MazdACT Stories: Jeremy’s 1974 Mazda RX4 Coupe

The thing to know about Jeremy is that, while he’s led an eventful life, his passion and enthusiasm for his Mazda vehicles is infectious. Case in point, here we find ourselves in a shouse (his words – a shed house) on a rural New South Wales property in the middle of Summer with memorabilia, Apex seals and the gorgeous RX4 coupe. 

This RX4 is an original LA 23s turbocharged 13B with 5-speed engine and gearbox sitting upon leaf springs and disc brakes. It was advertised for $5000 as a rolling shell and once located in a storage shed in Queanbeyan. Jeremy got to work and hasn’t stopped since – money, labour and a few engines later, the car goes like a bullet and stops on a dime to a current total of 43,000 kms on the clock. A ride in this car leaves you a different person. 

Works include underside clean-up, a Hilux diff, coil overs, RX7 FD front brakes, set of Simmons rims, a belt off a mower and Holden Astra electric power steering pump in the boot. The colour scheme is Indian Ochre. Jeremy drives the car as much as possible, usually with a degree of speed involved and, unlike others, prefers to keep outings constant and allow others an opportunity to experience the RX4. 

On reflection Jeremy considers the RX4 a Japanese muscle car; comparative to an American Mustang. A tough looking vehicle great on stance running 400 horsepower to the wheels. He acknowledges what you get out of a rotary is what you put in regardless of street, drag or casual driving. Jeremy’s preference is street, and while a lap around the track is fun, it’s just as at home down the shops getting bread and milk.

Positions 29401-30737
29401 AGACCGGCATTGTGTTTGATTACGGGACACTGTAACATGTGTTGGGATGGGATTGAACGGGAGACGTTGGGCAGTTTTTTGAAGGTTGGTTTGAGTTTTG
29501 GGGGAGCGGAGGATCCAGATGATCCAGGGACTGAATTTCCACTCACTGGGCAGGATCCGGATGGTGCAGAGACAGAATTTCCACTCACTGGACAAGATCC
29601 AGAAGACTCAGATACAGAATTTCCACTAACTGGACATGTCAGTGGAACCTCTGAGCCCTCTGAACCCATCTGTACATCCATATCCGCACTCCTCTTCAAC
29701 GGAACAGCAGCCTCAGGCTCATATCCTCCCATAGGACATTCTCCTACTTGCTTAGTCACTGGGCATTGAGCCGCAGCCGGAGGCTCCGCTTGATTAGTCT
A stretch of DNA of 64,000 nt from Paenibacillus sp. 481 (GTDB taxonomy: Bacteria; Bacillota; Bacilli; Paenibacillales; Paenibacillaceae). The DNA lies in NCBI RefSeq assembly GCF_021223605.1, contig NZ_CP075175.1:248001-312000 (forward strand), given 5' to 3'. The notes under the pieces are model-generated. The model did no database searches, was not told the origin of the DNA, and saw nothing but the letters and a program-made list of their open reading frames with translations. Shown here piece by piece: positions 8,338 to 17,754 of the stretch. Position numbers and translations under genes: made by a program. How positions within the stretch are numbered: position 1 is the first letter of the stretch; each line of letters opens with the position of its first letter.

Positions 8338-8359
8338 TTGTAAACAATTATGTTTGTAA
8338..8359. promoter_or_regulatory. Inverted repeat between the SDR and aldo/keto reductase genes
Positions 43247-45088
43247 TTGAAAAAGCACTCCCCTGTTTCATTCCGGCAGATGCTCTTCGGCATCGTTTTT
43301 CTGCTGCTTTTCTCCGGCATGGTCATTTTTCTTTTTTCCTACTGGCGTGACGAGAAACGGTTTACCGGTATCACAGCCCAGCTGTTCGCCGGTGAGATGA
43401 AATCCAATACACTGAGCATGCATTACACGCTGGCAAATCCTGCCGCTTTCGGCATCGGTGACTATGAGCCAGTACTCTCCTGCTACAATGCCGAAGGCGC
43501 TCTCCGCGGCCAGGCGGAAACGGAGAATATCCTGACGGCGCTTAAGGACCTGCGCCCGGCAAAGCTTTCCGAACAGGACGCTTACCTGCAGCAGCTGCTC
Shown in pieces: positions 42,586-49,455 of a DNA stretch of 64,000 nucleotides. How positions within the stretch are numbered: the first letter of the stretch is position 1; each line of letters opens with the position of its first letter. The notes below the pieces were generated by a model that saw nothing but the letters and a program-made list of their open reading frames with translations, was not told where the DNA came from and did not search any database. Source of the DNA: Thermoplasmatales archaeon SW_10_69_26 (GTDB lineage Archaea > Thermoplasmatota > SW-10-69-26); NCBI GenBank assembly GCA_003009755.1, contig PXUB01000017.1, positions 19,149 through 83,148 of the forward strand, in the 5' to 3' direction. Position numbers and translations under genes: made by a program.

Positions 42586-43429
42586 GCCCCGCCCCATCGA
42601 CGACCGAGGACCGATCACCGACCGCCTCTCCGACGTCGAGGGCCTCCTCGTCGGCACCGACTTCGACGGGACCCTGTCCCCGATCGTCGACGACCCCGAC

As we wrap up, Jeremy acknowledges the difference between an RX4 and a modern SP is the lack of steel bumpers. He considers this the benchmark when car design changed from what he terms ‘old school’ to the miles of plastic found today.

He offers a ride back to Canberra. Our Photographer gladly accepts and hops in, unaware of how much his experience with fast cars is about to change. 

Photographed by Tyler Parrott at Tyler P. Media feat Jeremy Agerbeek. Words by Justin Bush and Austography Film Image Inc. for MazdACT, January 2024.